God`s own Channels
God`s own Channels

God`s own Channels

T.K Thomas

There is something queer about the television scene in God’s Own Country. It reflects the myriad hues of a culture and life-style unique to the most literate state in India. Outwardly people here are liberal and gregarious; broadminded and parochial; secular and communal; sober yet politically volatile; fiercely independent with a pretension of omniscience .That gives the average Malayalee a complex personae that makes him sarcastic and consider everyone else inferior! No wonder, Kerala boasts of one of the most fascinating television industry.

No other state in India would have allowed a free run for a daily programme like ‘Munshi’ ,[on Asianet],a raw if not, low-brow political satire which relentlessly lampoons politicians and their alleged misdeeds for over 16 years. It is episode number 3040 as one writes this. This probably is the longest running such daily programme which is immensely popular with Malayalees across the globe. The programme, a commentary on a socio political or any other event that is in public domain has larger than life representative stock characters. There is a local comrade, a Congress Panchayat leader, a rustic Catholic, an ubiquitous Muslim and a village bumpkin. All of them have earthly wit and humor, representing different political and even communal viewpoints. At the end of their 3 minute discussion in an open air location on the topic of the day the wise Munshi [ a Malayalam or language teacher ]rounding off with an indigenous old saying or an aphorism. It is no holds barred. No one is spared. Sometimes it is slack slip; sometimes biting satire; sometimes sacrilegious and sometimes its taste is questionable. But with the ease of a cartoon the viewers accept them and laugh them off as in jest.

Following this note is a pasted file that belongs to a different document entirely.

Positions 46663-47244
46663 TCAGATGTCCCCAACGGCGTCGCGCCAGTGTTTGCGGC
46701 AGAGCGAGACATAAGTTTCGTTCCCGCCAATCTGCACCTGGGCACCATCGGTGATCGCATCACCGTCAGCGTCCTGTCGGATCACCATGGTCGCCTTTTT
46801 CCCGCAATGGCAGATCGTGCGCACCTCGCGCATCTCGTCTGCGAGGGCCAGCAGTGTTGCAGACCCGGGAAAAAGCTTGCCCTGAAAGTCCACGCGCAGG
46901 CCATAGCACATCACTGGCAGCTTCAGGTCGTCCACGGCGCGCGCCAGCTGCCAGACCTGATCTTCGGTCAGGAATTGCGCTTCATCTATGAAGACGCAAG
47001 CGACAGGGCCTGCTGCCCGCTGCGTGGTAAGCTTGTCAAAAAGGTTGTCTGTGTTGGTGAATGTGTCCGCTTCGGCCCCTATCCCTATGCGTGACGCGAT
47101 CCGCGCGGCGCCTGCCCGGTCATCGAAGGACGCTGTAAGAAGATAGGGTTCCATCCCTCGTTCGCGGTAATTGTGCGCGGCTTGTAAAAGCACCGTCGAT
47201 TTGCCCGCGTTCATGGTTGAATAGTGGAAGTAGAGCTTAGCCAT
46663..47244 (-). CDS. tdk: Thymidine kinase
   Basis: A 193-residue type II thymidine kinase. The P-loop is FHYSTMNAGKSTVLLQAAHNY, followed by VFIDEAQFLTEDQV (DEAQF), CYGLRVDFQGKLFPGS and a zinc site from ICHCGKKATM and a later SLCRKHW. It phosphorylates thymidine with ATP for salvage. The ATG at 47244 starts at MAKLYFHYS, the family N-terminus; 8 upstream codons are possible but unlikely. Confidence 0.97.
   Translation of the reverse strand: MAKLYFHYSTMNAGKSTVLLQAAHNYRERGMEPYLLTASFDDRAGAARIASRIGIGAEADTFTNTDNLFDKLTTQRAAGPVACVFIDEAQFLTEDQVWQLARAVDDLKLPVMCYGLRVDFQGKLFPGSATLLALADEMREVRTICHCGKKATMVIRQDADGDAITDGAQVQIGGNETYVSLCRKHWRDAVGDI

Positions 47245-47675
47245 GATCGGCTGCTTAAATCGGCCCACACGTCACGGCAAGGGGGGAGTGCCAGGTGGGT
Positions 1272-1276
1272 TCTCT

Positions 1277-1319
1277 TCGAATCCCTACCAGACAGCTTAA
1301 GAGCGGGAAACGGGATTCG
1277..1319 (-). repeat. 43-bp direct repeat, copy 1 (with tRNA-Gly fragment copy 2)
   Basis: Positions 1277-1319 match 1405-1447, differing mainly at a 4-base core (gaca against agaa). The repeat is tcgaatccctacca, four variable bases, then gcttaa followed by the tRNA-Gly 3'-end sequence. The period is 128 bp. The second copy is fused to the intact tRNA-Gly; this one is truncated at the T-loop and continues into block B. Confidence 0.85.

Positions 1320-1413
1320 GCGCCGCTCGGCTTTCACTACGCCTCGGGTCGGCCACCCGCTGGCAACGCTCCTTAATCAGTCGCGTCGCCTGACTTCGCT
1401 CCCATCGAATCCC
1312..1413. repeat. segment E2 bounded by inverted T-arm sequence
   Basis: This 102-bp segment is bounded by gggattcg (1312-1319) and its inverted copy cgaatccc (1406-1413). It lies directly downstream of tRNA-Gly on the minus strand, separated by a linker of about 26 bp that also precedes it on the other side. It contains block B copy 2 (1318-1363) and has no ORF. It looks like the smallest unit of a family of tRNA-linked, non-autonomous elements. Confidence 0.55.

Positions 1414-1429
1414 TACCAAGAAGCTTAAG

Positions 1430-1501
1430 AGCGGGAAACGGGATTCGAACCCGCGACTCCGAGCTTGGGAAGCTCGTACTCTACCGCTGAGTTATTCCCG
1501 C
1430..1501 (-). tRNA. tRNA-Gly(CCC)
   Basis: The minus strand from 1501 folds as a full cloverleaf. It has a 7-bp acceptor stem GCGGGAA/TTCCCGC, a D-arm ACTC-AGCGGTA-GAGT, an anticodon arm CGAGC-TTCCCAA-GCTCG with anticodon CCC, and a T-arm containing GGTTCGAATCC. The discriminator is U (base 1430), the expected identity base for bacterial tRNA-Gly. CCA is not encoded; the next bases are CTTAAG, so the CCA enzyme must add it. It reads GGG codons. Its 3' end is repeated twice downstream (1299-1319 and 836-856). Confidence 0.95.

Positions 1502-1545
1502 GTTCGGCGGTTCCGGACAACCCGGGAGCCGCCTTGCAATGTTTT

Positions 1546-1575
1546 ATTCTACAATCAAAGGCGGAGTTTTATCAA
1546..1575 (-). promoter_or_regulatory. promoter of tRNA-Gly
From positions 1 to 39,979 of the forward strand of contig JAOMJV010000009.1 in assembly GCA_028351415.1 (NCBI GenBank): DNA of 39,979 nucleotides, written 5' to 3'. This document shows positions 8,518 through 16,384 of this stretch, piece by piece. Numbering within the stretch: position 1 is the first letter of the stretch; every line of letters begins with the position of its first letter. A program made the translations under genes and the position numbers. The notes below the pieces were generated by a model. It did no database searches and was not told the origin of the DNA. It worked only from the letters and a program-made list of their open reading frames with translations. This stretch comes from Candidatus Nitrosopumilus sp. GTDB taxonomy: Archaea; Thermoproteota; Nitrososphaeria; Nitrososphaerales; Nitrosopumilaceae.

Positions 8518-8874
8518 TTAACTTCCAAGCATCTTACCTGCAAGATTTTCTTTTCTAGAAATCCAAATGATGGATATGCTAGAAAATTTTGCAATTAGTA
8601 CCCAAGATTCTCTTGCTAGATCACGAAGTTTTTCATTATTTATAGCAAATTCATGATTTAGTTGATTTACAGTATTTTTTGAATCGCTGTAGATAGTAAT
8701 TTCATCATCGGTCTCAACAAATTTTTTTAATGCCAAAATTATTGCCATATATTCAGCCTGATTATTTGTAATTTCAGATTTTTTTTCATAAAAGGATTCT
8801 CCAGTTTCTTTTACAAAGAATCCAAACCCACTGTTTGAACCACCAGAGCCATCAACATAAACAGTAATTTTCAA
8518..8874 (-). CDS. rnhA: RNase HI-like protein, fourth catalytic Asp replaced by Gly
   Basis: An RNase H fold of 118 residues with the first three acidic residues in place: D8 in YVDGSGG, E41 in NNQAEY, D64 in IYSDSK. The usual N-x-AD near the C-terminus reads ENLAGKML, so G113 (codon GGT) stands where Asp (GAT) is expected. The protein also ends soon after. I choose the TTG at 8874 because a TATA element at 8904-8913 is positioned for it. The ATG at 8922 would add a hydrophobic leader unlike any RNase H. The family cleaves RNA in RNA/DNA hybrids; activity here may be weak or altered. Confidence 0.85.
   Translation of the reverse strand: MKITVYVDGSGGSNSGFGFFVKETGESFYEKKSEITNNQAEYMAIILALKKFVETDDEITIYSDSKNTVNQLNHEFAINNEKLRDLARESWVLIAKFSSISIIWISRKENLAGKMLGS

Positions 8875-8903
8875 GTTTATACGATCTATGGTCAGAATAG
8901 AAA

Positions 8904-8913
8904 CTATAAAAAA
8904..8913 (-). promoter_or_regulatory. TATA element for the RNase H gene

It is interesting that earlier, for a brief period there used to be a character representing the extreme right. This character was suddenly withdrawn never to appear again. Probably the satire was too hard for them to digest and couldn’t accept being shown in a lighter vein! One is reminded of the great cartoonist of yester years K.Shankar Pillai who used to lampoon our first Prime Minister week after week. Nehru enjoyed the Shankar’s Weekly cartoons and considered them part of a great democratic tradition.

It seems only in Kerala satire and cartoons are tolerated. Think of what would have happened in neighboring Tamil Nadu during the late Jayalalithaa’s regime if the leader was attacked by cartoonists! Or, how many other leaders cutting across party lines would have handled cartoonists who used satire to make a political statement? There are plenty of examples of cartoonists or bloggers being sent behind bars. It requires not just political maturity but tolerance, a quality fast disappearing to appreciate humor.

There are many other programmes in Malayalam channels using political satire but they ate one too many to be detailed. One of the trends is to put appropriate dialogues from popular Malayalam films in the mouths of political leaders. Humor comes in other mundane forms like the so called funny scenes from films, mimicry etc.